In all, 111 trees were consumed to build one of the houses studied at Mapledurham: 75 of which came from immature trees of 6in diameter or less, grown in woodland that produced tall, straight trees, 30 of which came from medium-sized woodland trees, and six of which came from large branching trees. By comparison, 332 trees went into the building of a similarly sized box-framed house constructed in Suffolk in 1500. And if 111 trees sounds a large number, Oliver Rackham, the expert on ancient woodland use, estimates that the Mapledurham house would have used the growth of 1.25 acres of woodland, and the oldest trees would have been about 50 years in age, the smallest about 10.
Arguably, that is a modest amount of woodland resource, though Rackham also points out that some box frames were even more efficient: a smaller number of very large trees sawn into multiple components could reduce the number of trees required to less than 40, though such large and potentially valuable timber was no doubt much harder to acquire than gleanings from local coppiced woodland. In fact, the scarcity of timber could add substantially to the cost. In his book Everyday Life in Medieval England, Christopher Dyer says that some peasants enjoyed the rights of ‘housbote’, entitling them to take some building timber from the lord’s wood, but the right was supervised by the lord’s officials, and the quantities of timber taken were rarely enough to build a complete house.
It therefore seems likely that peasants had to obtain timber on the open market. Some Midland towns, such as Lutterworth, Stratford-upon- Avon, and Woodstock, served as outlets for timber originating in the Forest of Arden, and guild records from these towns show that small oak trees cost 3d each in AD 1500, while ‘great oaks’ cost 8d each; the timber for one cruck-built house therefore cost around 10s 0d, though the cost of labour for felling, preparation, and cartage probably doubled the price. The actual costs of finished buildings, where these are known from documentary sources, range from £2 to £11, with £4 as the median figure.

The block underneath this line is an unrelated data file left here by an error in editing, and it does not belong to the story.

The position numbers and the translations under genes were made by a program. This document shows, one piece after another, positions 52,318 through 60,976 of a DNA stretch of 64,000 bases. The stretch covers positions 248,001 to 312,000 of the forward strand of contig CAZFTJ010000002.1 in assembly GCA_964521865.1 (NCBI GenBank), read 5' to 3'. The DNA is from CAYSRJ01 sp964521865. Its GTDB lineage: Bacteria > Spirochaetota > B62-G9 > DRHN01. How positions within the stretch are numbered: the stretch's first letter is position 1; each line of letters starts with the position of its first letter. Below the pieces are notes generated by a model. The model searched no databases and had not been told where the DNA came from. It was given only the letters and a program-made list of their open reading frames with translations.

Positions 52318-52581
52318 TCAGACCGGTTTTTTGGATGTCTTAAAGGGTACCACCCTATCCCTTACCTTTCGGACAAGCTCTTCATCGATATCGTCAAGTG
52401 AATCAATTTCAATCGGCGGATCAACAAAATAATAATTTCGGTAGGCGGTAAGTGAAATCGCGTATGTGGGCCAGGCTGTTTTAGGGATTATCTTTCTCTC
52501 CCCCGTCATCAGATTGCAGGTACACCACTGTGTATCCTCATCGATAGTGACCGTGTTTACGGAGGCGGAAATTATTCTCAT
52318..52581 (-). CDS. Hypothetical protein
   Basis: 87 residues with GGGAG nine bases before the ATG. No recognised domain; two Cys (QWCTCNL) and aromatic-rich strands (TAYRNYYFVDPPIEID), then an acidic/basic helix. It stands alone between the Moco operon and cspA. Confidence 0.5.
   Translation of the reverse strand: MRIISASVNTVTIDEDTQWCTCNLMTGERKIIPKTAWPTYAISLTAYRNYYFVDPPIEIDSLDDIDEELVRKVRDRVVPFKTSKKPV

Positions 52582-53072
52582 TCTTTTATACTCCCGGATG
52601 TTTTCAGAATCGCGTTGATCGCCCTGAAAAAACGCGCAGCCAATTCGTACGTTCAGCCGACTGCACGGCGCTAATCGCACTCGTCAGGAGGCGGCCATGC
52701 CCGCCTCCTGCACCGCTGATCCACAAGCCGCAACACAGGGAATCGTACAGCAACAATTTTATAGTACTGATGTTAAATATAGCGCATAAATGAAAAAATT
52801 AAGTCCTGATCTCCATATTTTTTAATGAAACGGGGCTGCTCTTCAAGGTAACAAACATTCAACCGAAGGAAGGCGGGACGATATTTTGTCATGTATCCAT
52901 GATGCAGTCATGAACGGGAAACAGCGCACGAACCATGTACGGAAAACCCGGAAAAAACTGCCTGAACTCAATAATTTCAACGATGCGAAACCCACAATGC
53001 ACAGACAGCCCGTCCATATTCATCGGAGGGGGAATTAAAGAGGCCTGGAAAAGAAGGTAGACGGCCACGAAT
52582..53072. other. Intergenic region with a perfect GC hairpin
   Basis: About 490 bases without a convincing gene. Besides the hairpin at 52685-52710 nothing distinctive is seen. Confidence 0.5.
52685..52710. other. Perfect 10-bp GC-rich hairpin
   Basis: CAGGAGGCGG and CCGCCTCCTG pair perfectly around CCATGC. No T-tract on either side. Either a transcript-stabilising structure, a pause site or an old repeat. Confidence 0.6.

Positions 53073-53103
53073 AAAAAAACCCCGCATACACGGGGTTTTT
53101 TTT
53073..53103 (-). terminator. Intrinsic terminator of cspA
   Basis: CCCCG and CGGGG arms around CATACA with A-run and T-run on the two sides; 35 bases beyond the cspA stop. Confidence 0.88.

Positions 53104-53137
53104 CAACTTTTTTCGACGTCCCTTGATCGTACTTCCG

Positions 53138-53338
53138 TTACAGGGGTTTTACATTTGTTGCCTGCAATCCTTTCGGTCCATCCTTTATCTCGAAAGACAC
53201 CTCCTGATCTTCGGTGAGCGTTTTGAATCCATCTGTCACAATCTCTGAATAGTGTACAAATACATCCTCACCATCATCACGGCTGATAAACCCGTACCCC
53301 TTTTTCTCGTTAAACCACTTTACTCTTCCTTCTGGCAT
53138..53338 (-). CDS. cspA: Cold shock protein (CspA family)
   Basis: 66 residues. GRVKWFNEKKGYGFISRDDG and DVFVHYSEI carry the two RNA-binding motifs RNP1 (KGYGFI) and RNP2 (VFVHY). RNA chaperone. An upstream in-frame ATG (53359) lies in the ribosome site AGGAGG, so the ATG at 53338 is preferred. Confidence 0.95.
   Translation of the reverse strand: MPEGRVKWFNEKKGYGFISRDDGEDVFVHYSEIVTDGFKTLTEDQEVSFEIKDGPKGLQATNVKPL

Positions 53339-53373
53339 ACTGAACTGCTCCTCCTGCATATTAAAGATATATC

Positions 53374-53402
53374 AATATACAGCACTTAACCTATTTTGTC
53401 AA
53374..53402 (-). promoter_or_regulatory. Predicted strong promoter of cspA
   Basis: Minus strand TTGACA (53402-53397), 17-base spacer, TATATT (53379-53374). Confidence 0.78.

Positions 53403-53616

Peasants could make their own contribution to the building work, by digging foundations, and using their own cart, if they possessed one, to transport the materials, but records of the period show that even such relatively unskilled jobs as mixing daub were undertaken by specialists. It is perhaps not surprising, then, to learn from poll-tax lists of 1379 and 1381 that there were large numbers of carpenters in England: some 8,000 just in the five main counties in this study. Again, ordinary rural-dwellers – peasants – must have been among their clients, because middle- and upper-class customers alone could not have provided work for so many house-builders.
Prosperity amid crisis
What is especially surprising about these findings is that the main phase of new building in this sample of Midland buildings peaked during a period of severe economic recession, the evidence for which is visible to archaeologists in the form of abandoned or shrunken Medieval settlements all over the country. Until now we have thought of the period from 1380 to 1510 as one of crisis. Estimates of the size of the Medieval rural population in England put the number at 500,000 in 1100, rising to one million in 1300, falling back to half a million by 1400, and then remaining static until the 1540s.
As populations fell back, half of the housing stock was made redundant: half a million houses were abandoned and fell into ruin between the 1350s and 1500. In manorial records we find that peasants are fined in increasing numbers for not keeping their houses in a good state of repair, or for demolishing buildings and taking the timber for use as firewood. There is also a marked increase over this period of properties that were once described as cottages or messuages – essentially a dwelling together with its outbuildings and land – being called tofts (meaning the grown-over site of a burnt or decayed house).